It is normal to see long lines of trucks clogging up Manila's main roads well past midnight. Residents complain that the chronic traffic congestion is worsening every year. The Philippine government has established a 'cabinet cluster' led by top official Rene Almendras to tackle the impasse. Emergency measures recently included enforcing a 24-hour single truck lane on major roads, raising storage fees for containers that have cleared customs and encouraging port operators and logistics firms to work at weekends."



6. BANGLADESH: Revisiting export subsidies
Source: thefinancialexpress-bd.com

"It may sound strange that half of the cash incentives provided to Bangladesh's export-oriented sectors of the economy is virtually eaten up by the readymade garment (RMG) industry. This sector far outshines all others in terms of productivity, employment, backward linkages and exports. With its whooping 75 percent share in the country's total exports, the RMG sector counts rather too heavily when it comes to government facilitations by way of incentives.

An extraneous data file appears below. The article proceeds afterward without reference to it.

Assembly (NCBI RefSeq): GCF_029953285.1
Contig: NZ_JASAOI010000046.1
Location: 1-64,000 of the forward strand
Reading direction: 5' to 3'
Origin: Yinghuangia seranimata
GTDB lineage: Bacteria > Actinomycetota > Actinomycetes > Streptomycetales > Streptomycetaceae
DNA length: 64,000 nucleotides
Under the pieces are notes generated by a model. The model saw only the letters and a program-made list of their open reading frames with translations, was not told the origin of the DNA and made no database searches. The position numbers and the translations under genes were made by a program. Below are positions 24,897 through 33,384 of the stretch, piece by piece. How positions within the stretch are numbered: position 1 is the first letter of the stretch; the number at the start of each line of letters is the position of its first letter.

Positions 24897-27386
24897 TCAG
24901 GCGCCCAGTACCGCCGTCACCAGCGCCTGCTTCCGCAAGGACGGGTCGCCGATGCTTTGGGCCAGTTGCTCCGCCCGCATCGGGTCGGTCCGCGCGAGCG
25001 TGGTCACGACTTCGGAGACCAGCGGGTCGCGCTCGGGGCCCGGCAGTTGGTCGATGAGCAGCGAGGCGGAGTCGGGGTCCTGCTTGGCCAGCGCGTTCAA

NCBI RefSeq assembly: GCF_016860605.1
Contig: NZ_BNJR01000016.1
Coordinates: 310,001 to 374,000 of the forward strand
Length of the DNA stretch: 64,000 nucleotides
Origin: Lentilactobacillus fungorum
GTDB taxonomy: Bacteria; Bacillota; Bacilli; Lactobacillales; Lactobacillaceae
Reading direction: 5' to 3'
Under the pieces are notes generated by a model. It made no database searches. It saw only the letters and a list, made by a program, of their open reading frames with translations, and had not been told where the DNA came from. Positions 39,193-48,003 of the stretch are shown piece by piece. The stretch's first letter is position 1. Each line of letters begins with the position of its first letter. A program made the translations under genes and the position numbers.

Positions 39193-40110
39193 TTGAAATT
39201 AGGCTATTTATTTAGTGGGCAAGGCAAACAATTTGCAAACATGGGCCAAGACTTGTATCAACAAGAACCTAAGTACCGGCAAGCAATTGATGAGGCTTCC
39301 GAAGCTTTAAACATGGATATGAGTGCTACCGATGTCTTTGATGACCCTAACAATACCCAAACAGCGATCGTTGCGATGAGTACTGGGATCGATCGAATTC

It remains to be seen whether feeding a single voracious sector is a well-guarded proposition or not. The flow of cash incentives to knitwear exporters is extremely lucrative; they get more than 3.0 cents for earning one-dollar equivalent of exports as they use around 80 percent local fabrics as the most vital input for their apparel products, according to a recent Bangladesh Institute of Development Studies study. As for the woven garment exporters, they get 1.3 cents against each dollar earned from export."



 DEVBlogs ROUNDUP
Foreign tourists who are already exempt from visa requirements will be allowed to extend their stay in Vietnam to up to 30 days, instead of 15 days. Tourists from Denmark, Finland, Norway, Sweden, Japan, Russia and Korea are eligible for Vietnam's visa waiver policy. Vietnam's tourism earnings hit $11.76 billion last year but there have been concerns over significant drops in the number of foreign arrivals this year. Under a regional agreement, Vietnam also offers a 30-day visa waiver for tourists from ASEAN countries, except for those from Brunei who receive a 14-day waiver.

7. INDONESIA: Inflating a credit bubble?
Source: cnbc.com

"Historically, stories that begin with central banks easing bank lending requirements don't often have a happy ending, but Indonesia may be able to dodge creating a credit bubble. One key reason is that making it easier to get a loan in the archipelago doesn't mean there will be a lending surge. But cutting its policy rate from the current 7.50 percent isn't a palatable step, as Indonesia is vulnerable to a potential spike in inflation and its currency, the rupiah, is already weak.